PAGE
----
This past weekend, we attend the Rhode Island Air Show at Quonset State Airport in North Kingstown, Rhode Island. The weather was perfect and the Blue Angels were going to fly, so we knew we were in for something special.
The Blue Angels are a precision team of aviation experts. Blue Angel pilots must be active-duty Navy or Marine Corps tactical jet pilot with a minimum of 1,250 flight hours and an average age of 33. Each member of the Blue Angel squadron volunteers for duty with the Blue Angels. The jets bear the official colors for the U.S. Navy, blue, white and gold.
The mission of the United States Navy Flight Demonstration Squadron is to showcase the pride and professionalism of the United States Navy and Marine Corps by inspiring a culture of excellence and service to country through flight demonstrations and community outreach.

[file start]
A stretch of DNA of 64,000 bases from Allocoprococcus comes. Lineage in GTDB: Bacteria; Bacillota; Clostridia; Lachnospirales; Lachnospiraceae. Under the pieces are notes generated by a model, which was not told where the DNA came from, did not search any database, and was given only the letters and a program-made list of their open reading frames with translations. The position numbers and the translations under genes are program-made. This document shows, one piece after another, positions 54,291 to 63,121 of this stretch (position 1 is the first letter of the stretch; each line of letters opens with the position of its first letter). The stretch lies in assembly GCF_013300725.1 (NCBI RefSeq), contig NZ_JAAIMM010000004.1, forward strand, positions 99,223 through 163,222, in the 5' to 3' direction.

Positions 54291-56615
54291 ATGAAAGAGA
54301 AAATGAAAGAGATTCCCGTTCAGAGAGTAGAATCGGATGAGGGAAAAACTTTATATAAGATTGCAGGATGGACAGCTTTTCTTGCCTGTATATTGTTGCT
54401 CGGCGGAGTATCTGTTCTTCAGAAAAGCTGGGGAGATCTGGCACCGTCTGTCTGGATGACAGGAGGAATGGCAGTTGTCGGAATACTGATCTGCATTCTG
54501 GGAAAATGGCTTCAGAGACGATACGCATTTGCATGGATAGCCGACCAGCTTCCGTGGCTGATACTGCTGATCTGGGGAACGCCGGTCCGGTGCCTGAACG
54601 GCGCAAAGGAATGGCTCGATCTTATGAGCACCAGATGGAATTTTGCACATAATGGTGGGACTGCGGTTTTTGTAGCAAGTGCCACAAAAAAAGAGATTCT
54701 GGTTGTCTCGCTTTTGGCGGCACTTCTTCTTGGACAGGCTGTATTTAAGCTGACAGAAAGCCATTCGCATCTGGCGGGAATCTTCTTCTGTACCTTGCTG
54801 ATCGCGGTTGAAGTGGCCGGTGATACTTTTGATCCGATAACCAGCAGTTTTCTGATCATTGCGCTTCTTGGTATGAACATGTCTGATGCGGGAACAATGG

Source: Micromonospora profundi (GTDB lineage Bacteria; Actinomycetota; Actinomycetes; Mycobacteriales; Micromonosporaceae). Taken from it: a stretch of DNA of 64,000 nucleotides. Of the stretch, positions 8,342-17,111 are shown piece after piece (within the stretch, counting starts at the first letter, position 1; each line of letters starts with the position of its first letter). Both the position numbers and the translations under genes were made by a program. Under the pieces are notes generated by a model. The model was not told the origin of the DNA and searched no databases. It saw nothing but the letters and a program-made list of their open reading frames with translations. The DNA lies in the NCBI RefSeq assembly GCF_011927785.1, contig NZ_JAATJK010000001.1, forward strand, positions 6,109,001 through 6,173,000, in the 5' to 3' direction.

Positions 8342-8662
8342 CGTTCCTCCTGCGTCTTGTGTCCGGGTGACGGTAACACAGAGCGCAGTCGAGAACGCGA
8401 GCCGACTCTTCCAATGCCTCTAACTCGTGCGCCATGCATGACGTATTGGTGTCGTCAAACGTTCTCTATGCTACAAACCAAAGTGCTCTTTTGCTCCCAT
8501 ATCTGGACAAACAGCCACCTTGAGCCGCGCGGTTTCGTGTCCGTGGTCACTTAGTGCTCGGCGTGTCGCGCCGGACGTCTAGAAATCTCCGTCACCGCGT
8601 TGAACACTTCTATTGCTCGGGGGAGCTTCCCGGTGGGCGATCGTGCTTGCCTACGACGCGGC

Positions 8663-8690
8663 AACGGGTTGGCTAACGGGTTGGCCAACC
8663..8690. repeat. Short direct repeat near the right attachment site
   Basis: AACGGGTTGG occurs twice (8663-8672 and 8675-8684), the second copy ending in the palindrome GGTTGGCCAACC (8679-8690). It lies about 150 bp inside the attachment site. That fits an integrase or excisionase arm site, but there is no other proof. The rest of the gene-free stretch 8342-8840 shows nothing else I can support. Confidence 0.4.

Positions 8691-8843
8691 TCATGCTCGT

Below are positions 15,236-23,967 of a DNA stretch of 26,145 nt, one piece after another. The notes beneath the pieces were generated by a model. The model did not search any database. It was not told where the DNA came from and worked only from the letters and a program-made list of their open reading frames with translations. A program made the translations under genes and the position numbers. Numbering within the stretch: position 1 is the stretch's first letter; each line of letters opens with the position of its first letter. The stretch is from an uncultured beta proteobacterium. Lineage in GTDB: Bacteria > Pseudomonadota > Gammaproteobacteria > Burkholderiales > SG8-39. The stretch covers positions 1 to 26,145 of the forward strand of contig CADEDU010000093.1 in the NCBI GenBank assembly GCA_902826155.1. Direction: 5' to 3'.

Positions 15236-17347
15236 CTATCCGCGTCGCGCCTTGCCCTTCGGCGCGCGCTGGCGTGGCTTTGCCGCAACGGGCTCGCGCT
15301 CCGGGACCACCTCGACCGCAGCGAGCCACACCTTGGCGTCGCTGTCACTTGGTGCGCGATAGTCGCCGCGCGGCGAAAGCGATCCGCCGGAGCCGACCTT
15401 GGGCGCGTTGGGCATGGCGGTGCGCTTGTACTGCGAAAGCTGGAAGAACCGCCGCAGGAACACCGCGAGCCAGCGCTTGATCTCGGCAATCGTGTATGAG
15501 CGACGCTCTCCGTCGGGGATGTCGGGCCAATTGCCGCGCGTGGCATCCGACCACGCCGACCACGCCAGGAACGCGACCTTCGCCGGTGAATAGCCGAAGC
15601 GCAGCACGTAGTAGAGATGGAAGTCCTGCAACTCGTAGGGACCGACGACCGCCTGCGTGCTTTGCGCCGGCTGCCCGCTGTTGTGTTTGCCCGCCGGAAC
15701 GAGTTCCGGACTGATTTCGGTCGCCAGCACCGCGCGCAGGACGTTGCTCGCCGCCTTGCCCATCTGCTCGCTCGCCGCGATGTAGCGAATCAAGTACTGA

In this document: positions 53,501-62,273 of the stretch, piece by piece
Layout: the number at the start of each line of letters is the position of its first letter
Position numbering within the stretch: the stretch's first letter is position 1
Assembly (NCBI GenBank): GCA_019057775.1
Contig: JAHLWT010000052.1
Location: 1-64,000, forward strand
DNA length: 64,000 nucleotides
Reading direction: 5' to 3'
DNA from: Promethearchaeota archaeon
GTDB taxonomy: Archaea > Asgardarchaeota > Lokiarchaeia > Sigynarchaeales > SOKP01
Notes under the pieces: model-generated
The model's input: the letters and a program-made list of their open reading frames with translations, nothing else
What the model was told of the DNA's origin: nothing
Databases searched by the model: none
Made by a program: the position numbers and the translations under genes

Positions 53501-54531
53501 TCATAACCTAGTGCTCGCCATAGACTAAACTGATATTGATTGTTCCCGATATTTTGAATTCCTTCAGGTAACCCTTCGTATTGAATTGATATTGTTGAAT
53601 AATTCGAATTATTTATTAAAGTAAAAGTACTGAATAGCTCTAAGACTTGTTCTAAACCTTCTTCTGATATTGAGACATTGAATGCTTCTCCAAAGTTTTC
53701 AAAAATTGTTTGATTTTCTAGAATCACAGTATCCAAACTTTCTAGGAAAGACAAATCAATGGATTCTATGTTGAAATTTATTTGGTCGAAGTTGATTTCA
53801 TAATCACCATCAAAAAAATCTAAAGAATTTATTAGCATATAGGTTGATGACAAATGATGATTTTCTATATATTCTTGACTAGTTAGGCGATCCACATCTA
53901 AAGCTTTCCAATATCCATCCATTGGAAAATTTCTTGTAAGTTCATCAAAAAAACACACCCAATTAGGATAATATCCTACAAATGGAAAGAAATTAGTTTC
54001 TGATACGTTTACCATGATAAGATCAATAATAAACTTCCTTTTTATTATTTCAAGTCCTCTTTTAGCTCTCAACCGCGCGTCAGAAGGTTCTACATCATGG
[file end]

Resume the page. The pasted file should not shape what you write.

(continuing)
If you missed the Rhode Island Air Show, take a look at the Blue Angels schedule to see where they will be performing this year. They attend shows all over the country from March to November.
The fastest speed Blue Angels fly during the show is about 700 mph (just under Mach 1; Sneak Pass) and the slowest speed is about 120 mph (indicated speed; Section High Alpha), both flown by the solo pilots during the show. The F/A-18 can reach speeds just under Mach 2, almost twice the speed of sound or about 1,400 mph. The maximum rate of climb of the F/A-18 is 30,000 feet per minute.
The Blue Angels currently have 16 jets: four single seat F/A-18 A models, nine single seat F/A-18 C models, one 2-seat F/A-18 B and two 2-seat F/A-18 D models.
The closest the diamond will fly to each other is 18 inches during the Diamond 360 maneuver.